How To Prepare for Unstable Conditions

Regattas generally bring with them diverse wind conditions, so crews need to be prepared to handle whatever the venue hands out. 

Researching the most up-to-date forecasts, in combination with understanding the venue is absolutely critical in preparing for success on race day. Although it is great to speak to the locals about what to expect and by all means take this into account, but do your own research as well.

How many regattas have you been at only to hear the locals say, “its not normally ever like this”. What’s worth remembering is that they mostly only sail on weekends so their experience generally does not cover a week long regatta.

In fact if they had done the research they may have found that what you got is exactly what always happens. Having said that local knowledge can be a key weapon when dealing with current and knowing where and when to hide on the course.

Shifting from a heavy building breeze one day then down to light air the next can take a toll on even the best crews and staying connected is essential.

Understand the limits of technology, and as much as it helps, it can also hinder boat awareness so its important for the helmsman and crew to be aware with what is actually going on.

As an example, remember the basics and be aware of what the tell tales are communicating and how the boat feels as conditions shift.

Communicating weight management and sail trim relative to tactics and strategy in varying conditions will help keep the team focused on the impact their individual roles have in the outcome of the race.

Keep fun in the program. and make sure everyone is enjoying the day. 

Dialing the rig and managing the tune as conditions build or diminish will have a direct result on how the boat responds in varying conditions. An important consideration may be the differences between symmetrical and asymmetrical car set-ups to take advantage of favored tacks in chop.

Whether races are in big breeze or light air, it’s important to know and communicate when it’s time to change gears along with changing conditions. Develop a strategy and be aware of what is happening both on the course and in the boat, then adjust as needed. 

Recognising, Evaluating and Calling Puffs

Looking at the water on light air days with little cloud cover, it’s easier to see a puff approaching because the extra wind causes the surface of the water to ripple and change to a darker colour plus it will be moving away from the source which will tell you whether it’s an approaching lift or knock.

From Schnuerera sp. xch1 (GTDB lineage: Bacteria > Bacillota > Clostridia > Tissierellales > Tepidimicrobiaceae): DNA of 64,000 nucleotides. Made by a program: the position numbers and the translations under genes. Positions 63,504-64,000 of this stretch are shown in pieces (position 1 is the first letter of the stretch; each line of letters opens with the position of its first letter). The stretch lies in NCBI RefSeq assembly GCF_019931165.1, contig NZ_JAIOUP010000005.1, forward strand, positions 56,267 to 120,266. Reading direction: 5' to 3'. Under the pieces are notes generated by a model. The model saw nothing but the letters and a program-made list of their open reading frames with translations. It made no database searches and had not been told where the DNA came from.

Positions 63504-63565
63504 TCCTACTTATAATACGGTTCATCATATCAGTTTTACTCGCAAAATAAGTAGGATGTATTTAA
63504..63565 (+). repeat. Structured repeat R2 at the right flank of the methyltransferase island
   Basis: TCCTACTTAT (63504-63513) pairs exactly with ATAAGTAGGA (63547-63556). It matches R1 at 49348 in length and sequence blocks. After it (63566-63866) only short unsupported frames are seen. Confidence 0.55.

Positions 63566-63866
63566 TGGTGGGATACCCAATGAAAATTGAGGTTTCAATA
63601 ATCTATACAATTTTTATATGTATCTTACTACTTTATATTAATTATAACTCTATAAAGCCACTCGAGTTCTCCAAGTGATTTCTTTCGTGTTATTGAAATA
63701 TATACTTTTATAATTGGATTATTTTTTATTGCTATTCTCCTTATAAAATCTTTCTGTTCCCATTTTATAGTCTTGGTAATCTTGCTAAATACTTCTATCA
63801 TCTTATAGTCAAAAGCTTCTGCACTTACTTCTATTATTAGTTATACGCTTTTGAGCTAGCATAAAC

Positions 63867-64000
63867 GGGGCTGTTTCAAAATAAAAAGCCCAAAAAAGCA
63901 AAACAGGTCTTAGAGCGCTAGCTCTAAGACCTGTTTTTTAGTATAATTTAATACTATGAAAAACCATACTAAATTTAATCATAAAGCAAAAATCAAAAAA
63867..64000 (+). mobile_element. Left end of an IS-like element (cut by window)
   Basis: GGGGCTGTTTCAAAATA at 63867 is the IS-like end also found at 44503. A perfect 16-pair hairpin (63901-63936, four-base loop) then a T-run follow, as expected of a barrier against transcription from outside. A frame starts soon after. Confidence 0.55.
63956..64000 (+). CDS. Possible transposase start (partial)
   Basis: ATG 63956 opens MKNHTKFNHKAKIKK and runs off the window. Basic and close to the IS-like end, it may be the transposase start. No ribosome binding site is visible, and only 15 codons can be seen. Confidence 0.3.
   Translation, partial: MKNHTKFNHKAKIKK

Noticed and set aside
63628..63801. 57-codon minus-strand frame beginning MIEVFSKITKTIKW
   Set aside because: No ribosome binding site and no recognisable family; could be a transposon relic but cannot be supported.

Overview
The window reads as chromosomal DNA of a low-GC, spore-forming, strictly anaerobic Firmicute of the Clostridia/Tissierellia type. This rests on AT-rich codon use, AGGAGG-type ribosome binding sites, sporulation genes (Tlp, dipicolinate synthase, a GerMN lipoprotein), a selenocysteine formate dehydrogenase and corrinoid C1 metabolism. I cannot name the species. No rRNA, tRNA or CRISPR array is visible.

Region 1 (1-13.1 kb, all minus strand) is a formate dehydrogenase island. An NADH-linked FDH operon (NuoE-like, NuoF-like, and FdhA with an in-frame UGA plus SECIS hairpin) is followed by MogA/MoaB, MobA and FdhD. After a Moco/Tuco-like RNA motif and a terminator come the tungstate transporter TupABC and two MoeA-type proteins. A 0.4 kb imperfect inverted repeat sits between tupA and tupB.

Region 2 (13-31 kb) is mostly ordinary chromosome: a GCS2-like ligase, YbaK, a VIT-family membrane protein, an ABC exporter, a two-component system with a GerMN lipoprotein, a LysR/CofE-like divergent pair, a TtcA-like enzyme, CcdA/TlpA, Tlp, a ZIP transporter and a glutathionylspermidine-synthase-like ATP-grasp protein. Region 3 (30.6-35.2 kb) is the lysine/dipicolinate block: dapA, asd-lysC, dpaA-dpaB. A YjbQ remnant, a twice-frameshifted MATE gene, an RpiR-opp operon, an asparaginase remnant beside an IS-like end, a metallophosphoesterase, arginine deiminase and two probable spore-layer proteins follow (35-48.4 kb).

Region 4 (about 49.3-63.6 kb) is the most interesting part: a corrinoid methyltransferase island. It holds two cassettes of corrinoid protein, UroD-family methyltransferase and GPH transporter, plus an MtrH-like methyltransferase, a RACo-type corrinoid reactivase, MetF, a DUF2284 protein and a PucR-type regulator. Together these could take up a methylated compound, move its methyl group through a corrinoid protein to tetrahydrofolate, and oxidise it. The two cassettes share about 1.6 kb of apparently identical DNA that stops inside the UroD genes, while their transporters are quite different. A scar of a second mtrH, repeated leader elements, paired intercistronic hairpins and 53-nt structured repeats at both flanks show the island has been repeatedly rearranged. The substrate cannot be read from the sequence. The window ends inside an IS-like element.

It’s always a little more difficult as the wind increases in strength or it’s overcast but by continually observing the water whenever you are out sailing, you will get better at recognising puffs and their direction.

Upwind

When you see a puff approaching even if it’s not your job to call puffs, it’s always good practice to run through the motions in your head, it’ll help you stay sharp the next time puff calling is your job.

When you see a line of breeze rolling down the course, there are four important pieces of information about the approaching wind that will make a difference to your helmsman and trimmers.

  1. Is it a lifting or heading puff? If it approaches from 45 degrees or forward of your course, it’s a heading puff, from 45 to 60 degrees, it’s a median puff, and from aft of 60 degrees, it’s a lifting puff.
  2. How much more wind is it? This helps the helmsman and trimmer know how much to adjust their trim and angle for the new wind.
  3. How long will it last? This tells the helmsman and trimmer how long they’ll sail with the new trim.
  4. When will it hit? A countdown helps the helmsman and trimmer time the adjustments  they are making.

Downwind

Calling puffs downwind is just as, if not more important than spotting incoming breeze upwind as you have more flexibility to sail higher or lower to meet the approaching puff.

When calling puffs downwind, ask yourself the same questions as you would sailing upwind: (Lift or header? How much wind? How long will it last? When will it hit?).

Make sure to converse with your trimmer and/or driver beforehand to determine the language that will be most helpful for them.

You have to remember that while you are looking up course, your fellow crew trimming the sails will likely be looking down course, or up at the sails.

Saying “puff coming on the right” might be confusing – your right, my right, course right, downwind right?